OERs: The Good, the Bad, and the Ugly

lego Clint EastwoodI posted in diigo (inadvertently jumping the gun) about how much I really liked MERLOT. I’ve used this site for years but never really, truly understood the significance and value of this resource until we started examining and discussing this kind of content in M8. I think it’s still my most favorite, and I find all kinds of creative objects there, free. Another OER I’ve become acquainted with more recently is Khan Academy. This site is particularly good for examples in working math problems, in my opinion, but I’ve used some really good, clear, effective tutorials/short lectures on a variety of science topics, which I really like. One aspect that makes these sources of OERs more valuable is that they have more of a community presence – blogs, Q&A – than some other sites. I had the opportunity to explore Wikimedia Commons, which I thought would be a great resource for images and videos, and which was also very edifying about Creative Commons licensed content (with a shout-out to Erin and David here). I had heard of Creative Commons but honestly didn’t understand its purpose, until now. Surprisingly, one of my least favorite sites for OER was the MIT Open Courseware (OCW) site. Yes, there is a lot of material there, in a format that is somewhat searchable, but what I kept finding was content without the expectation that it would be completely usable as-is – that is to say, I found syllabi, assignments, readings and lecture notes that didn’t seem to be completely helpful outside the context of the f2f courses with which they had been associated. Many, many readings for some of these courses needed to be purchased, which seemed to contradict the idea of “open” courseware. Clearly the courses / course materials I viewed were not designed with learners in mind, but I guess you can do what you want when you’re MIT. However, they did have an awesome site for HS teachers, with some great examples.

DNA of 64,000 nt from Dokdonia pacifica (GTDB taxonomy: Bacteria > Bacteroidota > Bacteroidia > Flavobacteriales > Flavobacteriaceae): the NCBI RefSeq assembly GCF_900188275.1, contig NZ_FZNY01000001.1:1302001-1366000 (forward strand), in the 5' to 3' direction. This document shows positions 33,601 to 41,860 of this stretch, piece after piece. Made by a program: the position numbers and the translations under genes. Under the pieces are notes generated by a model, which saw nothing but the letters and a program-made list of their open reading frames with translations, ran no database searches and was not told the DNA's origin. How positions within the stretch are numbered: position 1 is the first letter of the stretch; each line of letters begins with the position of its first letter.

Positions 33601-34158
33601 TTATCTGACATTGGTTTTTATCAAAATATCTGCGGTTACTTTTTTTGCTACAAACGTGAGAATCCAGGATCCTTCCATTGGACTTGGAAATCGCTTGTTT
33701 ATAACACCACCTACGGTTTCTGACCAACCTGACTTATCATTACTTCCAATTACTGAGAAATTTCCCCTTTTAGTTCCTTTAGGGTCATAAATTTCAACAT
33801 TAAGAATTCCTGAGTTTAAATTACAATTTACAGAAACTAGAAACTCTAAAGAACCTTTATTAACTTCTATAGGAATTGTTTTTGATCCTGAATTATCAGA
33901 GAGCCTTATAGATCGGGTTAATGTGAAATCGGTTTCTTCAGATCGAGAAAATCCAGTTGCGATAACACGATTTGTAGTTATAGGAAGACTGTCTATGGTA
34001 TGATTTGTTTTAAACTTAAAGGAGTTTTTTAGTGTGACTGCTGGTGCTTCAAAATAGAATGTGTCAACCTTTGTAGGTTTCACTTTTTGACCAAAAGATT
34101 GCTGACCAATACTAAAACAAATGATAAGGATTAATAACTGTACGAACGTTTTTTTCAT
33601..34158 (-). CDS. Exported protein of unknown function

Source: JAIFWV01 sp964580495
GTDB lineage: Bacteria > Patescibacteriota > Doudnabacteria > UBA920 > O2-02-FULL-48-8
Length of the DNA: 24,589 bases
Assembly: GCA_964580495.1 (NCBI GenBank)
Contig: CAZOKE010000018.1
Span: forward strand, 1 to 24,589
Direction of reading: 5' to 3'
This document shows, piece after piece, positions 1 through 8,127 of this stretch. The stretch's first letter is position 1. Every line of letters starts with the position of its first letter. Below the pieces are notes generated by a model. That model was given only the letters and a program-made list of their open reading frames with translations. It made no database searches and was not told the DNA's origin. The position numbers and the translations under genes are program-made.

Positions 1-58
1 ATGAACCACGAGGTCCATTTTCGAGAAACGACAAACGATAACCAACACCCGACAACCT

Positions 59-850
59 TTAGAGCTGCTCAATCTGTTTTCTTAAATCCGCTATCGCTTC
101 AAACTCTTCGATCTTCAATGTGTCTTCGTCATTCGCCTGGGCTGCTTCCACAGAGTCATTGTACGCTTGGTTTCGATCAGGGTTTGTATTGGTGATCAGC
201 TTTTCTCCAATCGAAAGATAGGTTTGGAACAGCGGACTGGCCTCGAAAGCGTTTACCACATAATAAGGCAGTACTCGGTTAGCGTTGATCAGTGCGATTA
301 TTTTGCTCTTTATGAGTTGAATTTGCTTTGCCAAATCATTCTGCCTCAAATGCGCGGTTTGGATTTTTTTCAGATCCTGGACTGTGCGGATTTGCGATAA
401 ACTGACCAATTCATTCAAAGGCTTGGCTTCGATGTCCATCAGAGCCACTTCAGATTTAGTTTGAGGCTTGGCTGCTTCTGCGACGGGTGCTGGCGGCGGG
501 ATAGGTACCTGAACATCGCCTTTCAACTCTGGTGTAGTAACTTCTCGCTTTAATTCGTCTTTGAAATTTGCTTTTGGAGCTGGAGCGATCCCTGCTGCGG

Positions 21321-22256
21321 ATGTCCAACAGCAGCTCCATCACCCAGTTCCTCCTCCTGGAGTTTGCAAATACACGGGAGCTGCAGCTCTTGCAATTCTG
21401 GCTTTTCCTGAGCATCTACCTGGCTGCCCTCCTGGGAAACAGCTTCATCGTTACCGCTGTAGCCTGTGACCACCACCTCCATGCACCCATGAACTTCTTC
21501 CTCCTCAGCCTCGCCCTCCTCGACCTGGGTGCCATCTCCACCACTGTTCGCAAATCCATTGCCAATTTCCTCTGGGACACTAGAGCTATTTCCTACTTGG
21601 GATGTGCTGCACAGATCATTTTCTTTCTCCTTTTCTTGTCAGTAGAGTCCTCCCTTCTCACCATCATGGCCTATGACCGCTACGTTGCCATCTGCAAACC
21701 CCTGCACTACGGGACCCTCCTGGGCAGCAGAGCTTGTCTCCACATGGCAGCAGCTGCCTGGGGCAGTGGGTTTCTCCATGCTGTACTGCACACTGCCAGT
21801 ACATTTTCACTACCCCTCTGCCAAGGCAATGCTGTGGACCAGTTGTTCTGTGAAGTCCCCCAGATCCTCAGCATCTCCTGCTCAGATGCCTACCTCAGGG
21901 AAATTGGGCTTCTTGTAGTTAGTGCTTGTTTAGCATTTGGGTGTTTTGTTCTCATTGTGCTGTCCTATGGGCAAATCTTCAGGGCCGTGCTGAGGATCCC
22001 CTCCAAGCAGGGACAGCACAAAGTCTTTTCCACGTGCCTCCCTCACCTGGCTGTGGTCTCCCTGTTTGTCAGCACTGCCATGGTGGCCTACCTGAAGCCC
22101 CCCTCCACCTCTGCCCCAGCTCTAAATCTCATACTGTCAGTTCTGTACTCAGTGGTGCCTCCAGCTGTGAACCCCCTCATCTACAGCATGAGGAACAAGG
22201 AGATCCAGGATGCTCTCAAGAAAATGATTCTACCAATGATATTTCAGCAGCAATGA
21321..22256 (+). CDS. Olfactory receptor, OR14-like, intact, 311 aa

Now, I like YouTube because you never know what you will find. (I liked flikr also for the same reason.) I usually can find something I can use on YouTube and my students (and my kids!) refer to it constantly. Using content from YouTube in an academic setting seems to involve some risk, which makes me worry. flikr is all CC licensed material – handy, but I had difficulty finding anything I could use. Like Ed, I’m glad we have librarians to assist with copyright issues, which seem to be beyond me.

(Andrew Becraft, https://www.flickr.com/photos/dunechaser/2936382833/in/photolist-5ttJje-eTomR1-HYvYr-d6nc27-9YFEs-5smanB-d6nc5q-9nJtds-bmgMe3-eUJ1Xp-5rsULK-9sHjmU-bZw1L-6GF4f8-d2Vnef-gXhY7-HYw6V-cuEvF1-7BxMie-7wkMni-64LMMp-5FDAHf-5KtHK3-dP2vP-dMskqA-6ykDAQ-fkRanA-gM6b7u-5UPckS-32MkQ1-9ZmXEq-AGLSh-eUV6Vs-51heMk-bVDyQC-fK8HY-5EmaqZ-7wW7Lg-aEis3K-aD8E7C-7wW8dD-79ohzj-f4JVx-dTAc1W-7wVSfF-7wW8Jv-7wWpeK-7x19T7-7x1eHC-7wWaqx)